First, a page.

However, the cardinality estimate for the outer part of the query is a bit off (36269 actual rows versus 6976 rows). It's perfectly natural to see a high number of logical reads with a nested loop and to suspect that part of the query is slow and needs to be improved. I find it useful to try to think about what the query optimizer should do instead to get the data that it needs. Would a hash join be better? Merge join? A nested loop with a different index?

I don't have the full picture but the nested loop joins that you called out don't look that bad to me. I don't see any key lookups and one of the indexes is covering. One way to move forward is to materialize all of the results of the query up until that point. Gather statistics on the temp table. Then look at a query plan for the adjusted query and see how long it takes to run. If the query plan changes for the better then you have a useful clue on how to make it run faster. If it doesn't change then you can at least get a more precise measurement of what you think the slow part is. Good luck!


Combining all of those ORs and ANDs might make it less efficient when dealing with larger data sets. It is possible that if you break them up into separate queries that are UNIONed together that it could help improve the execution plan.

Try changing this:

   SELECT TOP 250 --Just for testing
    ,V.CreateDate 'StartDate'
    dbo.vw_xED_Test_Month V
     ( CreateDate <= @1stDay_StartExtract AND DeletedTime IS NULL ) 
     OR ( CreateDate BETWEEN @1stDay_StartExtract AND @LastDay_EndExtract AND DeletedTime IS NULL ) 
     OR ( CreateDate <= @1stDay_StartExtract AND COALESCE(DeletedTime,'2100-12-31') BETWEEN @1stDay_StartExtract AND @LastDay_EndExtract )
     OR ( CreateDate BETWEEN @1stDay_StartExtract AND @LastDay_EndExtract ) 
     OR ( @1stDay_StartExtract BETWEEN CreateDate AND COALESCE(DeletedTime,'2100-12-31') ) --MI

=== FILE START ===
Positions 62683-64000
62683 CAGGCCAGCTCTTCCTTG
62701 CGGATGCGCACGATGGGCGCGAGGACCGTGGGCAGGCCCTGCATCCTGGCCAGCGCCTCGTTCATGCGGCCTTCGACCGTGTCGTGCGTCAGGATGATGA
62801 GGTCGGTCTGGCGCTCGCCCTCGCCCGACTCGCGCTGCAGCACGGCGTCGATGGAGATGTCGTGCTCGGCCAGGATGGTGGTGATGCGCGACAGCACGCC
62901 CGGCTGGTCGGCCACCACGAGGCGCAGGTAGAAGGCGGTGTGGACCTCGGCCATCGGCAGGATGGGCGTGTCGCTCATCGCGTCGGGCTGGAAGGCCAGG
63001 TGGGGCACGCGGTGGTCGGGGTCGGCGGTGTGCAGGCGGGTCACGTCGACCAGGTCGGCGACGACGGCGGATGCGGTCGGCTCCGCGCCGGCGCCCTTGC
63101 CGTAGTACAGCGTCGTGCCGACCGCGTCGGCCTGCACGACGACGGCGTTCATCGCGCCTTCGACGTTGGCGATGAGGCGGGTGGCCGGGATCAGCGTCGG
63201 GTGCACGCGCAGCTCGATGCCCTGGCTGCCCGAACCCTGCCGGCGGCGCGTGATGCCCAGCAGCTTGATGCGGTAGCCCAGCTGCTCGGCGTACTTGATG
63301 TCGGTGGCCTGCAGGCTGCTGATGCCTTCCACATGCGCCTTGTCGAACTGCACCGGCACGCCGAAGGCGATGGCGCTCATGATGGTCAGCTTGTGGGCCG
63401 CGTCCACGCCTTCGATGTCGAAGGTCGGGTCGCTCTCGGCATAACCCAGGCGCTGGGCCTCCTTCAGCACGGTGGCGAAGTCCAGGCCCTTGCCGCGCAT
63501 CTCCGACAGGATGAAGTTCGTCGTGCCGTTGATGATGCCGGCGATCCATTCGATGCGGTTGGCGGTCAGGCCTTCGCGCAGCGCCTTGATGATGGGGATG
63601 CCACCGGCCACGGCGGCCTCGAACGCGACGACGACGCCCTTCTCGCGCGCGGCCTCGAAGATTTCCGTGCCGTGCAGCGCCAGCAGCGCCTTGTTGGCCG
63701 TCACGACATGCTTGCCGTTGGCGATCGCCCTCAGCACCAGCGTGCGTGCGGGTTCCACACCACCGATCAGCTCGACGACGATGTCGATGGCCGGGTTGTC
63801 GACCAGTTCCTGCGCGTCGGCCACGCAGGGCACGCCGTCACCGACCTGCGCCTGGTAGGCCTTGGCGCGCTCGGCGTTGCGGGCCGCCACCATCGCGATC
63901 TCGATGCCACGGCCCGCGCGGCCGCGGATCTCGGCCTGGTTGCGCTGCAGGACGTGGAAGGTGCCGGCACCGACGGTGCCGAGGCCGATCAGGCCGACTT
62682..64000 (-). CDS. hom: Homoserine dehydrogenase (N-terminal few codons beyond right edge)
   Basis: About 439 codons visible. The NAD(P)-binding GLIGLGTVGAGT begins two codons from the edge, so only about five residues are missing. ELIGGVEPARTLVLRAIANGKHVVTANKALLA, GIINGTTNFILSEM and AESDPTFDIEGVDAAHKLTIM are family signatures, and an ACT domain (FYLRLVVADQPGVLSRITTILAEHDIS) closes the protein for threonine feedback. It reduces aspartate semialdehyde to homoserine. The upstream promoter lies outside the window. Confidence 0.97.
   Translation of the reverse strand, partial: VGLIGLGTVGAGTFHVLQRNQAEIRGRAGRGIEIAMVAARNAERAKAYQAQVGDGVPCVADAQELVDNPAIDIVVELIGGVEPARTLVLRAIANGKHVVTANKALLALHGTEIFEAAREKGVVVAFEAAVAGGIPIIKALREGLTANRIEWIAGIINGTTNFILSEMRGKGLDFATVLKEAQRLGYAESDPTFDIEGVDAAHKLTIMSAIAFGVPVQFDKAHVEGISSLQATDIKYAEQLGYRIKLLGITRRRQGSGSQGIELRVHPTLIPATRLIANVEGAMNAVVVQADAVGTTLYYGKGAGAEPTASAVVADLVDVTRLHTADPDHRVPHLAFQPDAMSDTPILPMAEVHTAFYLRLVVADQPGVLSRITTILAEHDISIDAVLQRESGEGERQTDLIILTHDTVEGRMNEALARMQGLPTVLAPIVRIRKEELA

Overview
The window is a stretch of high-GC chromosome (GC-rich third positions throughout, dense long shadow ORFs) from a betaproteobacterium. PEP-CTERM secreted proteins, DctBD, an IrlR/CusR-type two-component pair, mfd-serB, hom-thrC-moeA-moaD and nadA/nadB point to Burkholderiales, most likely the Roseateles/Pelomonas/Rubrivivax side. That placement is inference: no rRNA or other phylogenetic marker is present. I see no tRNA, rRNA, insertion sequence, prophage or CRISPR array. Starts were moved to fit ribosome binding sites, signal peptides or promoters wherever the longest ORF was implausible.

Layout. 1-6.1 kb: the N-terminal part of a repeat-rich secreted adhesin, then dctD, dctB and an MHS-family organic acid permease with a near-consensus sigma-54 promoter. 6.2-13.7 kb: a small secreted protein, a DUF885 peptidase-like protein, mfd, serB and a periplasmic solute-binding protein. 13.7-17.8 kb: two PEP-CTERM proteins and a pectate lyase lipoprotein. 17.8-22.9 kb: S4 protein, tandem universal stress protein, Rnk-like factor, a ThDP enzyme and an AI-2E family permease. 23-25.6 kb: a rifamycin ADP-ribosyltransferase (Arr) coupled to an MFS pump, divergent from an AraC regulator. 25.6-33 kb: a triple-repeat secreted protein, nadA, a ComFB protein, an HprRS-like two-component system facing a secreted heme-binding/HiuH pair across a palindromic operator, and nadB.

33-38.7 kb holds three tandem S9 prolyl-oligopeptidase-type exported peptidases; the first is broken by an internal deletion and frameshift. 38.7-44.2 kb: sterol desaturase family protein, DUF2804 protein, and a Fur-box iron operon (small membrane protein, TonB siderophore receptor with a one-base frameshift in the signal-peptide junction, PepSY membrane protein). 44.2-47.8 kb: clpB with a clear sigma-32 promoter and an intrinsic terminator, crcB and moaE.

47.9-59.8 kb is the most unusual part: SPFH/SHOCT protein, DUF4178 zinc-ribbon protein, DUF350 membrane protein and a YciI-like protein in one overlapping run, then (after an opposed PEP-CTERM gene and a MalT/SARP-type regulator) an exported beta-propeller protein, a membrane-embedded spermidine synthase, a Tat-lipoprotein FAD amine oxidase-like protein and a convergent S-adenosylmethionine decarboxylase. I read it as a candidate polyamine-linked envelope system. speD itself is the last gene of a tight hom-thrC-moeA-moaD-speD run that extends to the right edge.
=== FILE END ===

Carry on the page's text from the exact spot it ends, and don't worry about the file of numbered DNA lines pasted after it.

To This:

SELECT V.vNodeId ,V.VehicleKey ,V.BusGrpId ,V.BusinessGroupKey ,V.CreateDate 'StartDate' ,V.DeletedTime
    dbo.vw_xED_Test_Month V
WHERE ( CreateDate <= @1stDay_StartExtract AND DeletedTime IS NULL ) 
SELECT V.vNodeId ,V.VehicleKey ,V.BusGrpId ,V.BusinessGroupKey ,V.CreateDate 'StartDate' ,V.DeletedTime
    dbo.vw_xED_Test_Month V
WHERE ( CreateDate BETWEEN @1stDay_StartExtract AND @LastDay_EndExtract AND DeletedTime IS NULL ) 
SELECT V.vNodeId ,V.VehicleKey ,V.BusGrpId ,V.BusinessGroupKey ,V.CreateDate 'StartDate' ,V.DeletedTime
    dbo.vw_xED_Test_Month V
WHERE ( CreateDate <= @1stDay_StartExtract AND COALESCE(DeletedTime,'2100-12-31') BETWEEN @1stDay_StartExtract AND @LastDay_EndExtract )
SELECT V.vNodeId ,V.VehicleKey ,V.BusGrpId ,V.BusinessGroupKey ,V.CreateDate 'StartDate' ,V.DeletedTime
    dbo.vw_xED_Test_Month V
WHERE ( CreateDate BETWEEN @1stDay_StartExtract AND @LastDay_EndExtract ) 
SELECT V.vNodeId ,V.VehicleKey ,V.BusGrpId ,V.BusinessGroupKey ,V.CreateDate 'StartDate' ,V.DeletedTime
    dbo.vw_xED_Test_Month V
WHERE ( @1stDay_StartExtract BETWEEN CreateDate AND COALESCE(DeletedTime,'2100-12-31') ) 

NOTE: UNION to remove duplicates instead of UNION ALL to include duplicates.

Here is some good info related to breaking down complex queries.

It is also possible that replacing most or all of those COALESCEs with ISNULLs could improve performance.

Here is some good info related to COALESCE and ISNULL.

A quote from that article:

The ISNULL function and the COALESCE expression have a similar purpose but can behave differently. Because ISNULL is a function, it is evaluated only once. As described above, the input values for the COALESCE expression can be evaluated multiple times.

It also seems like you could simplify some things such as combining these two conditions:

( CreateDate <= @1stDay_StartExtract AND DeletedTime IS NULL ) 
     OR ( CreateDate BETWEEN @1stDay_StartExtract AND @LastDay_EndExtract AND DeletedTime IS NULL ) 

Into this one condition:

CreateDate <= @LastDay_EndExtract AND DeletedTime IS NULL